James Denney is now best known, though in increasingly restricted circles, for his book The Death of Christ, considered for over a century a lucid and standard exposition of objective atonement understood in substitutionary terms. However, there is breadth and depth to Denney's thought, a richness and passion in his theological work, an attractive integrity and spiritual immediacy in his writing, that resists any reducing of his legacy to that of being an apologist for one aspect of Christian doctrine.
By exploring his early years growing up in Greenock, Scotland, following his intellectual development through university and college years in Glasgow, and considering the impact of a long pastoral ministry in Broughty Ferry, Dundee, a context is created for studying the mind, personality and faith that informed his mature theological writing. For twenty years, from 1897-1917, he taught biblical theology and exegesis in his denominational College in Glasgow, developing his theology through articulation, and then exploring and expounding the gospel of Christ as first and originally expressed in the apostolic experience and testimony embedded in the New Testament documents. The theological work of Denney, taken as a whole, was both intellectually engaged and ecclesially focused, as he sought to construct a secure basis for biblical faith. His theology was offered in the service of the church, his learning a self-conscious discipleship of the intellect.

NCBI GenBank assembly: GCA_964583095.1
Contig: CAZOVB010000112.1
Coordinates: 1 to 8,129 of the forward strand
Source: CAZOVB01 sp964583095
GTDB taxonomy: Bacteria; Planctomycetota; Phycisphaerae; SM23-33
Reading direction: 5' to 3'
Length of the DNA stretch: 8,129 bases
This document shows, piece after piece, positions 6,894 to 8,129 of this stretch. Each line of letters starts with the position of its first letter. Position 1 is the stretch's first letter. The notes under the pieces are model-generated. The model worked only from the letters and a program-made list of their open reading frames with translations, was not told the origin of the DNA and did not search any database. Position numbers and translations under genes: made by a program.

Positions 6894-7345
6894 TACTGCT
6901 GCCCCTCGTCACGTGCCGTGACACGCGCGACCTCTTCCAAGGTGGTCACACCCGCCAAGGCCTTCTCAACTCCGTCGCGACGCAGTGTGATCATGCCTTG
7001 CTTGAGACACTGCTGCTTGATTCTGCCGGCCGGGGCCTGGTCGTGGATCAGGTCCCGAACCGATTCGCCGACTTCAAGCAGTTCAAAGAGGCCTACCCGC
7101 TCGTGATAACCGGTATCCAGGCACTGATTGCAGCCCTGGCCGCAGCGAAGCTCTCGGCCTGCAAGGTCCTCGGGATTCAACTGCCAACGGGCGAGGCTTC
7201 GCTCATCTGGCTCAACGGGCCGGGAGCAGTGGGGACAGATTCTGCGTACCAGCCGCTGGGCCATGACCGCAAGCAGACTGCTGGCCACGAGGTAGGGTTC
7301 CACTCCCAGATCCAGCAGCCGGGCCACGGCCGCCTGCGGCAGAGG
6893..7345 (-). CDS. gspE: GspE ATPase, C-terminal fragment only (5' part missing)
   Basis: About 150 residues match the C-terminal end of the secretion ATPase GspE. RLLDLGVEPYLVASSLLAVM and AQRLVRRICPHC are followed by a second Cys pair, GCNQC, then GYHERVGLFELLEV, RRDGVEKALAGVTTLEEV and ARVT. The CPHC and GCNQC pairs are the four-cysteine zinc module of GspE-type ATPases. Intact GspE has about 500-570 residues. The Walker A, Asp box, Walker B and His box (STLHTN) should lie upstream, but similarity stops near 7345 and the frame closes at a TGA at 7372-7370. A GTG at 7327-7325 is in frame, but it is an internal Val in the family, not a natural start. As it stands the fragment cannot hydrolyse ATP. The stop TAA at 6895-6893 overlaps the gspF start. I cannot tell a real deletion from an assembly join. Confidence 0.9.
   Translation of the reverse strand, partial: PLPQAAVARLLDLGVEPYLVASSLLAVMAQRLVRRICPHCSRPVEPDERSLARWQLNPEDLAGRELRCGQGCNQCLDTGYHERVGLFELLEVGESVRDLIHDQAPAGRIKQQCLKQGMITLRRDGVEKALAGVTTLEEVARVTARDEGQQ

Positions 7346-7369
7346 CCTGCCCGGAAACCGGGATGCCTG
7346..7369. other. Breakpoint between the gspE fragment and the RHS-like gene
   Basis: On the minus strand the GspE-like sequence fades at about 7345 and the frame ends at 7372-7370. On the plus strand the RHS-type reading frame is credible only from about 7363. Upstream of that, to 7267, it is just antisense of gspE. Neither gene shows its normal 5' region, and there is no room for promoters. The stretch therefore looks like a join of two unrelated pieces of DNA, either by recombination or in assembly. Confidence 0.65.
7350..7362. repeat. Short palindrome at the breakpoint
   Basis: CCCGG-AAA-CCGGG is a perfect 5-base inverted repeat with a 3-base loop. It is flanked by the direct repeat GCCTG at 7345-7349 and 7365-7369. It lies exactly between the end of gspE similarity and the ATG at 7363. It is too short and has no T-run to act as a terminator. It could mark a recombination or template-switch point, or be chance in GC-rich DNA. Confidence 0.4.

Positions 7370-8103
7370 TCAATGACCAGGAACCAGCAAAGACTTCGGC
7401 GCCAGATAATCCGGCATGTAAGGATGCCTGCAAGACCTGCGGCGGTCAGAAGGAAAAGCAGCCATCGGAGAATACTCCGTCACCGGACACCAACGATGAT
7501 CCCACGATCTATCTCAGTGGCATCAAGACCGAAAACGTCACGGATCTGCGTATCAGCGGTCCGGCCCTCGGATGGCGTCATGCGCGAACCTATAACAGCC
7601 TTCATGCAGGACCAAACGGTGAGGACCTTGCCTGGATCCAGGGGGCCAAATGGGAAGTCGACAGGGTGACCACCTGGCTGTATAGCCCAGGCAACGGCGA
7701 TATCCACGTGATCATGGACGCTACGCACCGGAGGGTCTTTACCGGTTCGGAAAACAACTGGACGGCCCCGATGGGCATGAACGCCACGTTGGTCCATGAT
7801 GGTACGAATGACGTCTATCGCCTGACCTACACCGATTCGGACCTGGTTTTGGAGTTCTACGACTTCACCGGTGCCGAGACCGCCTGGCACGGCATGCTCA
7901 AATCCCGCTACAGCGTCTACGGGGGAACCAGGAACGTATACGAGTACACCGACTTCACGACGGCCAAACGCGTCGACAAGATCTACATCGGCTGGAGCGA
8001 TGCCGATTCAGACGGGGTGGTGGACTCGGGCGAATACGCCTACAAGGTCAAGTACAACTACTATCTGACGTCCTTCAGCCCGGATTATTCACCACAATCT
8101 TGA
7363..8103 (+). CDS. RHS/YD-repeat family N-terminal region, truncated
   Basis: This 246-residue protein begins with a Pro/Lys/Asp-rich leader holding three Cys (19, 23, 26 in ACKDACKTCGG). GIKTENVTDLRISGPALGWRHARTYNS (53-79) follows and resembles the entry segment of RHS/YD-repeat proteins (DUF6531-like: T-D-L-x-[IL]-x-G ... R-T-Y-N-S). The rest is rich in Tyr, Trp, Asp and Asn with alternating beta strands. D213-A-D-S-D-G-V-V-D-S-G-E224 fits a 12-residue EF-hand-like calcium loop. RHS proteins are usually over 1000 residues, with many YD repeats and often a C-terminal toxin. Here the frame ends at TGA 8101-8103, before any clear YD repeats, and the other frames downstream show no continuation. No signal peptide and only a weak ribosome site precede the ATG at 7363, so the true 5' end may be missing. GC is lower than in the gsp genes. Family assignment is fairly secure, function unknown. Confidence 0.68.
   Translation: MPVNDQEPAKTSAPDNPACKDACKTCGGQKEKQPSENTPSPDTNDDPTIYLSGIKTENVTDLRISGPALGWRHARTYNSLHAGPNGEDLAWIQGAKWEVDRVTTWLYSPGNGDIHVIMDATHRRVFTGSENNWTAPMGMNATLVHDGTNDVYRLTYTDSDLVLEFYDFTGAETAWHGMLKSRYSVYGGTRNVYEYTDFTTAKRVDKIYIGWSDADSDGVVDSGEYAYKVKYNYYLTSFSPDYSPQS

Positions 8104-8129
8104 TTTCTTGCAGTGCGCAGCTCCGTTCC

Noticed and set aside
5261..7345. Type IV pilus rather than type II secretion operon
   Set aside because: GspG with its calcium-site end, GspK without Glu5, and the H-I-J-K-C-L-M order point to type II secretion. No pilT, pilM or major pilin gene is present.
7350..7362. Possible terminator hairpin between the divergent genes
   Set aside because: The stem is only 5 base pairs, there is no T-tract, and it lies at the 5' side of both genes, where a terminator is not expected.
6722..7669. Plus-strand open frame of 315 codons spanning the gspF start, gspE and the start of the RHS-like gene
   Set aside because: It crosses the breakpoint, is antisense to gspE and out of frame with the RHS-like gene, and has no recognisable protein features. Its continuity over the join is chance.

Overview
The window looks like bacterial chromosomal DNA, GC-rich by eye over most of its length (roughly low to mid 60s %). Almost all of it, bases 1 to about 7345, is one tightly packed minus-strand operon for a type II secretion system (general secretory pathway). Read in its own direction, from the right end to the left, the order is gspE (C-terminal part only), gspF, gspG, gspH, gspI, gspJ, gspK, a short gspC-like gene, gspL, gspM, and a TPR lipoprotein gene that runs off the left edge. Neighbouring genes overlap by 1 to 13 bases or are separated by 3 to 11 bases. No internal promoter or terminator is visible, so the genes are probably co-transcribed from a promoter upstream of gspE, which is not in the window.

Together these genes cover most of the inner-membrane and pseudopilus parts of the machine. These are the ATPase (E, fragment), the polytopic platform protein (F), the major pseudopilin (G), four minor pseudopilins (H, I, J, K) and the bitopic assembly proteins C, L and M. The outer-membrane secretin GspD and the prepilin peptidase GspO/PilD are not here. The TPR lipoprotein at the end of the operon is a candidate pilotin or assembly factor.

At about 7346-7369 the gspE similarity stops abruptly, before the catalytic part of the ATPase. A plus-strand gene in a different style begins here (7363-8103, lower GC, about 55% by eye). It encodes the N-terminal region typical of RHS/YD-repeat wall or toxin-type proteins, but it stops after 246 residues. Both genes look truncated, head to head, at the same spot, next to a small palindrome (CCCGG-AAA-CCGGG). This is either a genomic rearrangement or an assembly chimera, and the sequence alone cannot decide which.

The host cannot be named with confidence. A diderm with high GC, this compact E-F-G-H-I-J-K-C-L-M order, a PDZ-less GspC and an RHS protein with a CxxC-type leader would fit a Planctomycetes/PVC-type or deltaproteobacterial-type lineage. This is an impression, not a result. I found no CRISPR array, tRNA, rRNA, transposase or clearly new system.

This is the major study of Denney to use the large corpus of Denney's unpublished theological papers and sermons held in New College Library, in the University of Edinburgh. These, together with Denney's published work, and wider biographical research, form the basis of this study, an intellectual and contextual biography of one of Scotland's most attractive and forceful theological personalities.